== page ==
Koopa Troopas (Nokonoko (ノコノコ?) in Japan) are turtle-like creatures. They come in multiple colors, including, green, red, blue, and yellow. They first walked on four legs, but in later games they have both hands and feet. Their shells may be used as projectiles, which have become a fixture in all Mario Kart games. Most Koopas are members of the Koopa Troop (Bowser's army), but both Super Mario 64 and the Paper Mario series include friendly Koopas, such as Koopa the Quick (Super Mario 64) and Kooper (Paper Mario). Flying versions with wings, first introduced in Super Mario Bros., are called Koopa Paratroopas. Both Koopa Troopas and Koopa Paratroopas make cameo appearances in Super Smash Bros. Melee and Super Smash Bros. Brawl as enemies.

The Koopa Troopa, based on the kappa, a mythical creature,[30] was conceived in Mario Bros. as an enemy that could only be defeated by hitting the floor underneath it (to stun it) and then going up onto its platform to deal the final blow. Series creator Shigeru Miyamoto had a fellow designer draw the Koopa Troopa. He drew a realistic design that didn't fit well in the Mario series, so Miyamoto made his own design. While the design had quite a large head, Miyamoto validated it by suggesting that it looked like a tortoise. He and Hirokazu Tanaka, a frequent sound designer for Nintendo at the time, discussed what the insides of a turtle looked like. Miyamoto wanted to make it easy to tell when a turtle was going to jump up, but he felt that the twitching of the shell was not enough warning to tell players when it would flip over. Tanaka suggested that the turtle be launched from its shell when flipped over, and eventually attempt to reenter it. While this was not true to the actual anatomy of a turtle, whose shell develops from its spine, Miyamoto felt that it was the best way to convey when they were a threat again. Super Mario Bros. originally featured the Koopa Troopa as its only enemy. However, they chose to add more enemies after people said that the Koopa Troopas were too tricky to defeat due to it being a two-step process.[31]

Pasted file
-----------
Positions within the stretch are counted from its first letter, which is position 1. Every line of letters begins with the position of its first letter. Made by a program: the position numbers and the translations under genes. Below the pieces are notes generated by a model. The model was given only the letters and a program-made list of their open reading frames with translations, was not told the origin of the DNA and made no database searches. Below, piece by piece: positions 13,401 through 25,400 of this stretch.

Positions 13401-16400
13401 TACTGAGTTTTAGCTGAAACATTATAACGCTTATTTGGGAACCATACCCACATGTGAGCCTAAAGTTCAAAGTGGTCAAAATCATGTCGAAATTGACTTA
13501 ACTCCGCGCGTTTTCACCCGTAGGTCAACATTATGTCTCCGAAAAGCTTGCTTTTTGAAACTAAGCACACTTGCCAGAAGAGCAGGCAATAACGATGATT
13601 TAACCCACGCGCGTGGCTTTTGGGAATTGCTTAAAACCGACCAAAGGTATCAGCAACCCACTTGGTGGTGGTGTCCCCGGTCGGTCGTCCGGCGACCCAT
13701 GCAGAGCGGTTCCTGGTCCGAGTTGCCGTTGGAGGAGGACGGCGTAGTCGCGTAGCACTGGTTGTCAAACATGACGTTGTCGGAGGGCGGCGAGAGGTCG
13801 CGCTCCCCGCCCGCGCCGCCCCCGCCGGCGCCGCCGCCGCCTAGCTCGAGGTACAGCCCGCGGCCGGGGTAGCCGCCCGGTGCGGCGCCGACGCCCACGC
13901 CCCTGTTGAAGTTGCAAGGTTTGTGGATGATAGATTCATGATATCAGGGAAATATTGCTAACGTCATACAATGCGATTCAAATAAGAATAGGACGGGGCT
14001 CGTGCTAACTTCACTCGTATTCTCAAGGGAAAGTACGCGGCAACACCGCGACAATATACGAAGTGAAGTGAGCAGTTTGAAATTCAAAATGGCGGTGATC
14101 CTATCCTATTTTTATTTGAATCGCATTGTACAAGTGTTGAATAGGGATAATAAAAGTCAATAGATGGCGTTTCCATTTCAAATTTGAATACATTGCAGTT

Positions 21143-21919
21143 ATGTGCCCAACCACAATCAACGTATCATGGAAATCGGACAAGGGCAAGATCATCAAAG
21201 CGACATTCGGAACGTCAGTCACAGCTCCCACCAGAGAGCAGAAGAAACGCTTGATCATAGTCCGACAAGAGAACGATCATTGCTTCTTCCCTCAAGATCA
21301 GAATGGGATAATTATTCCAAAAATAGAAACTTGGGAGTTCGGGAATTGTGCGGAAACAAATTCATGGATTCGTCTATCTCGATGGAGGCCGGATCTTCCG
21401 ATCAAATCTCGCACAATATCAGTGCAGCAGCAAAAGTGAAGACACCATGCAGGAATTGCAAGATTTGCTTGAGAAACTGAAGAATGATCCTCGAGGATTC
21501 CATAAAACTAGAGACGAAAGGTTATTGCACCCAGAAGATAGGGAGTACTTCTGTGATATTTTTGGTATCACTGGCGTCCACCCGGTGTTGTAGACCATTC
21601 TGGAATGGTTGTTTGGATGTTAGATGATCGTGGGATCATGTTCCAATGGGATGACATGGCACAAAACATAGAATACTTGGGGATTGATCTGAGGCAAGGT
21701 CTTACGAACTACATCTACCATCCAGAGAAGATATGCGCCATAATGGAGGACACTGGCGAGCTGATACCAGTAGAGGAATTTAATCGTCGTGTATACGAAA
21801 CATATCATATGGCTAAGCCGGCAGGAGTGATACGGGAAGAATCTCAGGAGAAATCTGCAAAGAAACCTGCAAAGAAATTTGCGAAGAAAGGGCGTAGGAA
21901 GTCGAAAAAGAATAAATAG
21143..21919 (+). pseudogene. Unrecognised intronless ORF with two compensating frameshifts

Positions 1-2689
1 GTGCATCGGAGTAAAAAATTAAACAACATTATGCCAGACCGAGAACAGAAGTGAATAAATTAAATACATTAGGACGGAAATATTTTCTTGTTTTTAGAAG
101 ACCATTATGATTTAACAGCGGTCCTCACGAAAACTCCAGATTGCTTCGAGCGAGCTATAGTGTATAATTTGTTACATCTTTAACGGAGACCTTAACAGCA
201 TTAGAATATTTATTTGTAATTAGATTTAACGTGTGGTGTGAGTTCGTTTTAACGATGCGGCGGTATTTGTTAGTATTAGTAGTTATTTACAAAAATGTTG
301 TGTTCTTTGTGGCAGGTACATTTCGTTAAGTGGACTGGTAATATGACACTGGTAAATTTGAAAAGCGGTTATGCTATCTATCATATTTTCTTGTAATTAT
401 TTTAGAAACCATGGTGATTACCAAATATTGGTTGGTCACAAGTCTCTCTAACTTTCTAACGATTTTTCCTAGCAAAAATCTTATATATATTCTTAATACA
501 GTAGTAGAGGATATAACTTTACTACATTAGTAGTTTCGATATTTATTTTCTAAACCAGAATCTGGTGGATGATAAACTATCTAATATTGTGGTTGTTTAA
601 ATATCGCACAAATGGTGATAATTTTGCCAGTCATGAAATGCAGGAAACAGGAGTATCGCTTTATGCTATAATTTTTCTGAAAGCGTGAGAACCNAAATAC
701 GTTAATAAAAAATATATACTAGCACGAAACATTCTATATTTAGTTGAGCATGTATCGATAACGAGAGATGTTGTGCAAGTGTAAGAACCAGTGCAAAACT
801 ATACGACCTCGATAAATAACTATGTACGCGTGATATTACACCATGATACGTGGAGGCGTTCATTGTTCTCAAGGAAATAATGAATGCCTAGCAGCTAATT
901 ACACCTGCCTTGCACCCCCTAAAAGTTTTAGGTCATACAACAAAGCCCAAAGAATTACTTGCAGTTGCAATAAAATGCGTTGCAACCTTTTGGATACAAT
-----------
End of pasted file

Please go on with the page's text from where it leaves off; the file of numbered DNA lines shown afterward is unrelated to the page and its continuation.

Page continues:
The design of the Koopa Paratroopa came from Mario developer Takashi Tezuka in an attempt to add a flying character to Super Mario Bros., but did not have enough space to include such a character. Tezuka suggested that they put wings on the Koopa Troopa and call it "Koopa Paratroopa", which Miyamoto did not think would work. However, once it was finished, Miyamoto felt that it looked cute. An item called the "P Wing" was added to Super Mario Bros. 3, which was based on the Koopa Paratroopa.[32]

In The Super Mario Bros. Super Show!, they were voiced by John Stocker.


Lakitus, known as Jugems (ジュゲム?) in the Japanese versions, are Koopas who wear goggles. Lakitus are usually seen flying in a cloud bearing a smiling face. Primarily, Lakitus pursue Mario and throw spiked eggs at him which hatch into enemies with spiked shells called Spinies. Lakitus first appeared in Super Mario Bros., and went on to be enemies in various platform and role-playing games. In some games, like Super Mario World, Yoshi's Island, Super Princess Peach, and New Super Mario Bros., after defeating a Lakitu, it is possible to hijack his cloud and fly around the level on it. A Lakitu appears in all games in the Mario Kart series as the race host, starting each kart race and providing information to racers. Lakitu makes a cameo in Super Smash Bros. Brawl as an assist trophy, where he throws Spinies on the battlefield like he did in Super Mario Bros. (they even used the sprites from Super Mario Bros.). Also, in Super Mario 64, Lakitu is the cameraman (and thus is "controlled" by the player when using the camera controls); this can be seen in a room with mirrors, when the character films himself. Despite Lakitu being the game's cameraman, antagonistic Lakitus appear as enemies in Tiny-Huge Island and Rainbow Ride. Lakitu is also one of the referees in Mario and Sonic at the Olympic Games. "Glam Lakitu" and "King Lakitu" are variations of the species found in Bowser's Inside Story.